New funeral home follows tradition for Catonsville native

Craig Witzke, the new owner of the white colonial at 1835 Frederick Rd. that once housed the Candle Light Inn Restaurant, said he kept "Candle Light" in the name of his new funeral home to pay homage to the building's history.

The two-story building has been the site of a restaurant since 1925, but "the original house, surrounded by rolling farmland and known as Five Oaks Estate, was built in the mid 1800's," according to the inn's website. 

Owned by the Lombardini family since 1979, the Candle Light Inn Restaurant was the place for area residents to celebrate special events.

Witzke said he kept remnants of the building's former interior, such as the carpets and drapes, but brought in new furniture and painted the walls.

"I tried to keep it as close to the original building as possible," Witzke said.

As the fourth generation of his family in the funeral business and a Catonsville native, Witzke knows the importance of tradition and history.

Witzke's great-grandfather, Harry H. Witzke Sr., started the family business In 1912 when he opened a funeral home at 510 Ramsey Street in Baltimore City. The funeral home moved from Lombard Street to Hollins Avenue and eventually to an Edmondson Avenue location in Catonsville.

Witzke left the funeral business in 2004 and in 2006, bought what had been the site of the Muir Hardware store on Frederick Road since 1935. He turned the property into Strawberry Fields, which features a variety of small businessess in downtown Catonsville.

He has owned a funeral service business a short distance away, on Newburg Avenue, since October 2011, but said that location was not large enough to accommodate large funerals.

He purchased the Candle Light Inn on Jan. 10. He said he was able to provide a low-cost service at his Newburg location, but wanted to meet the demand in Catonsville for traditional funerals with personal service.

"They want someone that cares — someone that's professional and knows what they're doing — a friend," Witzke said.

He said moving to the new, larger location will allow him to provide more services to clients, while retaining that respect for tradition.

He worked with his family, putting in 12-hour days for six weeks, to prepare the building for use while operating a funeral service at the other location. The Candle Light Funeral Home opened for business on Feb. 21.

Witzke said the first funeral at the new site was for Charles Tracey, a member of the Dukehart family that owned the Candle Light Inn restaurant 50 years ago.

William Dukehart, Tracey's brother-in-law, said, "He's done a really nice job fixing it up."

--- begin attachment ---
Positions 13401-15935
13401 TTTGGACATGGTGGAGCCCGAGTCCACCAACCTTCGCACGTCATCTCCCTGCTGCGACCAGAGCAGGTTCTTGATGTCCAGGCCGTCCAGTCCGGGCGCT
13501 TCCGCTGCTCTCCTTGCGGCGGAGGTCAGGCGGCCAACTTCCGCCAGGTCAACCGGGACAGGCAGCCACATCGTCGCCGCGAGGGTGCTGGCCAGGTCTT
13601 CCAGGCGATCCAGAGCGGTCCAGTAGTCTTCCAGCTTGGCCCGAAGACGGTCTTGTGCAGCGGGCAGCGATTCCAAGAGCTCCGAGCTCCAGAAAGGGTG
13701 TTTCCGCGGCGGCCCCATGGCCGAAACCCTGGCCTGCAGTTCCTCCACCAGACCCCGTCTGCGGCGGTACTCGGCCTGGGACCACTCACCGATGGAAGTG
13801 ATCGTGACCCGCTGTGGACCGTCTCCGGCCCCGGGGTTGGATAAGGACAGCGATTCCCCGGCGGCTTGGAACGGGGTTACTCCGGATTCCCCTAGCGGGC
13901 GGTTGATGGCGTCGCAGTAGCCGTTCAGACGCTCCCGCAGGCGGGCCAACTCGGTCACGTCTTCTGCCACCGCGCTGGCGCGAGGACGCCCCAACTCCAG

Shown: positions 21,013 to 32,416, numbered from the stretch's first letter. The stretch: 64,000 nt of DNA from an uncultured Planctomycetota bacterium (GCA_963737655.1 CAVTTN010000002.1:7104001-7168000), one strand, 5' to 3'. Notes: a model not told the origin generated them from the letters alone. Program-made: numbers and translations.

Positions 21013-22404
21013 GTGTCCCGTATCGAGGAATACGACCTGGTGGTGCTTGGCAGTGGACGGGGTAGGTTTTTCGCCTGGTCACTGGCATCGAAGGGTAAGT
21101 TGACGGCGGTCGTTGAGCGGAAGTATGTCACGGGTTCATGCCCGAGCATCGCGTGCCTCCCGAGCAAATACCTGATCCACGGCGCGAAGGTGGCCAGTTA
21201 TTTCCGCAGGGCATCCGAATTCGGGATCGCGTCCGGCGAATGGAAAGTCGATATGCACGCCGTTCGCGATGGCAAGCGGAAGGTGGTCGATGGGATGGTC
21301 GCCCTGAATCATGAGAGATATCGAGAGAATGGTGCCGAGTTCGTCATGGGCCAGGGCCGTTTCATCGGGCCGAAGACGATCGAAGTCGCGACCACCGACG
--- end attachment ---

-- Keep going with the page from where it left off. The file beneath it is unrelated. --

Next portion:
Dukehart pointed out that some Catonsville residents were unhappy that Witzke is using "Candle Light" in the name of the funeral home. However, he has nothing against the use, he said.

"I'm just glad that a developer didn't buy it and tear it down," Dukehart said.

When Witzke purchased the former restaurant, it came with a liquor license. So Witzke plans to offer funeral-service customers a place for a repast with bar services and catered meals at the location.

He hasn't yet, as he has not received the required county permits to do so.

He hopes that providing such service at the funeral home will make the process less stressful for families, Witzke said.

"You don't have to try to go to a restaurant, you can bring the restaurant to you," he said. "Then that way, it will make things much less stressful for the families. And that's what we're all about."

"Everyone that I've spoken with has been really supportive of us moving in here," Witzke said of the move to Frederick Road near the intersection at North Rolling Road.

Sally Griffin, president of the Greater Catonsville Chamber of Commerce, said she thinks Witzke will do great things with the building.

"I think it's great that he purchased the building. He's going to do a great job of keeping the building renovated and looking good," Griffin said.

However, some Catonsville residents are disappointed to lose the Candle Light Inn.

"Most of us citizens who have been here a long time feel that it's a loss to the community as a restaurant," said Berchie Manley, a longtime Catonsville resident.

Manley said many residents held weddings, receptions, anniversary dinners and other special events in the restaurant.

She said she understands Witzke can do what he wants with his business, but hopes he'll consider obtaining historic landmark status for the building.

That would preserve the historic qualities of a building and prevent changes from being made to the interior and exterior.

"At this time, it's not something I'd be interested in," Witzke said.

There is also the matter of a fifth generation to follow in his footsteps as a funeral director.

His daughter, Ashley, is studying mortuary science at CCBC Catonsville and the plan is for her to eventually run the Candle Light Funeral Home with her father.

Copyright © 2018, The Baltimore Sun, a Baltimore Sun Media Group publication | Place an Ad